Under threat care home residents have ‘less rights than squatters’ says MEP Richard Howitt

CAMBRIDGESHIRE MEP Richard Howitt has today blasted the “hollow promises” of care home provider Southern Cross - claiming its elderly residents have less rights than squatters.

The Labour MEP urged the Government to step in and guarantee that residents will be able to stay in their homes. Southern Cross, who run five care homes in Fenland and seven in Cambridgeshire, is set to shut down and stop running homes.

Southern Cross and its landlords and creditors are a month into a four-month restructuring period, which began when the UK’s biggest care home operator said it was unable to pay its rent bills to its landlords. Southern Cross said the landlords were still committed to providing care to its 31,000 residents.

Mr Howitt has campaigned for the homes to remain open, making representations to the company’s Chief Executive and referring reports of alleged financial mis-dealings by the company’s Directors for inquiry by the Financial Services Authority.

Mr Howitt said: “Today is the day we were told would never happen, so yet more hollow promises from Southern Cross give me no confidence that some of the most vulnerable people in our society are not going to be turfed out of the place they call home.


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“People with dementia rely on familiar helpers and surroundings and it is no exaggeration to say moving residents would shorten their lives.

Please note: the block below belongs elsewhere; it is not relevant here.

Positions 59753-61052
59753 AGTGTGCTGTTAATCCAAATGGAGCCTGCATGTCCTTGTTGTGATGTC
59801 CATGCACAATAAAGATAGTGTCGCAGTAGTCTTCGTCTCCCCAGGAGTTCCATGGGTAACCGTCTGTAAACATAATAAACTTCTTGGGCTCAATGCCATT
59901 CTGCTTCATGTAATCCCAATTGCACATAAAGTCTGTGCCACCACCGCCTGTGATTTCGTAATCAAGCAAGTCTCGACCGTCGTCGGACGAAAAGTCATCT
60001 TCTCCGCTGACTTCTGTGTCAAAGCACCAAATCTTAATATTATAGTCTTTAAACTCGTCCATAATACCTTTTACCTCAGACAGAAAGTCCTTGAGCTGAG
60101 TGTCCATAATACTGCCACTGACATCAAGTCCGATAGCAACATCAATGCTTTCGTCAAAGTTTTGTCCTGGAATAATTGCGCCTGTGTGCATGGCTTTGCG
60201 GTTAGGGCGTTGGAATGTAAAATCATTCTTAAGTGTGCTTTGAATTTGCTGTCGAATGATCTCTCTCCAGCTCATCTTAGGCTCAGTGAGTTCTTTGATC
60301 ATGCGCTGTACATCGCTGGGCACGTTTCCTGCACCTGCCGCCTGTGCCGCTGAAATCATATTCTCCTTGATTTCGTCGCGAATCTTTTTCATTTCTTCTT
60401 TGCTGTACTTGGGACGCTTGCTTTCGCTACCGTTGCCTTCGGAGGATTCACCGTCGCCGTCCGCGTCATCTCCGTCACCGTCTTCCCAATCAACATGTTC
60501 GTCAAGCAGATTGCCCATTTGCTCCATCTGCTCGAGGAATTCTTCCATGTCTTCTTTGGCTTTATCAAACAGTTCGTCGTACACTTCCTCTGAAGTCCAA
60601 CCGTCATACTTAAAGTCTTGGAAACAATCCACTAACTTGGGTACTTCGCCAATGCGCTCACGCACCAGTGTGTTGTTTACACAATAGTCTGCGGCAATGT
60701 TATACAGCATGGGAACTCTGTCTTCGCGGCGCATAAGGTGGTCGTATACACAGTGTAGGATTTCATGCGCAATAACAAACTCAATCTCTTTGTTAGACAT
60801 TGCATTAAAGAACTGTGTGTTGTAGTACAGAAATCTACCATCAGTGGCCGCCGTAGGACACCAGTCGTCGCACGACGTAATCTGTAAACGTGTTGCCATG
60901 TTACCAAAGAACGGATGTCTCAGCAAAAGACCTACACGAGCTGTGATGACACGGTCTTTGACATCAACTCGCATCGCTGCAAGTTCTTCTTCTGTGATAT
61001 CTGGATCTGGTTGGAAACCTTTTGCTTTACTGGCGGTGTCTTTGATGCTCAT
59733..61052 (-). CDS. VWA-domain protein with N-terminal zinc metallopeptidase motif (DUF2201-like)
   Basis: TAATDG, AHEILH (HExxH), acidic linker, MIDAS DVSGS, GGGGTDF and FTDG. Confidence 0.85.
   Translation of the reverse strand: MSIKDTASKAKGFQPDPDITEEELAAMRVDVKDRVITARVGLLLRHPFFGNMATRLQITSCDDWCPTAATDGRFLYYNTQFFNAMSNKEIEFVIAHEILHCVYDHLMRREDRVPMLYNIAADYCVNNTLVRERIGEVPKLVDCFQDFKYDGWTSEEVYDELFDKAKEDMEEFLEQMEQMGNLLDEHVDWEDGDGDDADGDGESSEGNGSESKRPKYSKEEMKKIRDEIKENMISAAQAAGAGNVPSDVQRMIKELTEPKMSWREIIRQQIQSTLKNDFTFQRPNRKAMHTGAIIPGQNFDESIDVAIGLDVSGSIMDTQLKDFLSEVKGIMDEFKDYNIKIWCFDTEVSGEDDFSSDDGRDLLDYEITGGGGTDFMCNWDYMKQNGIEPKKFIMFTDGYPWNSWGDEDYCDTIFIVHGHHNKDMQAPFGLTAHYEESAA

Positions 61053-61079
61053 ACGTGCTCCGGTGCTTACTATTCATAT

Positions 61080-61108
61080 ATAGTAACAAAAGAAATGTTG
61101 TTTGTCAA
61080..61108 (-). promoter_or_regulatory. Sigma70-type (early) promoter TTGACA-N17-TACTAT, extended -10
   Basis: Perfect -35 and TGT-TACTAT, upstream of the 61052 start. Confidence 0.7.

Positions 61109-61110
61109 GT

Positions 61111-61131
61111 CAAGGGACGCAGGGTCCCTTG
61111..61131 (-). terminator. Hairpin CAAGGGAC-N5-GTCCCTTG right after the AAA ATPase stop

“David Cameron promised action in February and Department of Health officials were party to the latest failed deal, so it must now be right to call for the Government to step in, to itself guarantee the future of the homes and to oversee the transition to new providers.

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“At present the residents would have more rights if they were squatters.

“The alternative is to leave this to the landlords who rent the buildings out, and I don’t want to live in a society where the property market dictates how elderly people are going to live the last years of their lives.

“It was dodgy accounting that may have sparked the crisis at the company but it is vulnerable elderly and disabled people, not the executives with their payouts who are suffering the consequences.”

There are seven Southern Cross homes in Cambridgeshire: Broad Oaks in March, Dove Court in Wisbech, Friday House in Friday Bridge, Lily House in Ely, Midfield Lodge in Oakington, Strathmore House in Elm and Astoria Park in Peterborough.

About 250 of Southern Cross’ homes will immediately begin to be transferred to other operators.

Southern Cross said that details of the restructuring were not settled and there was still a possibility it could change.

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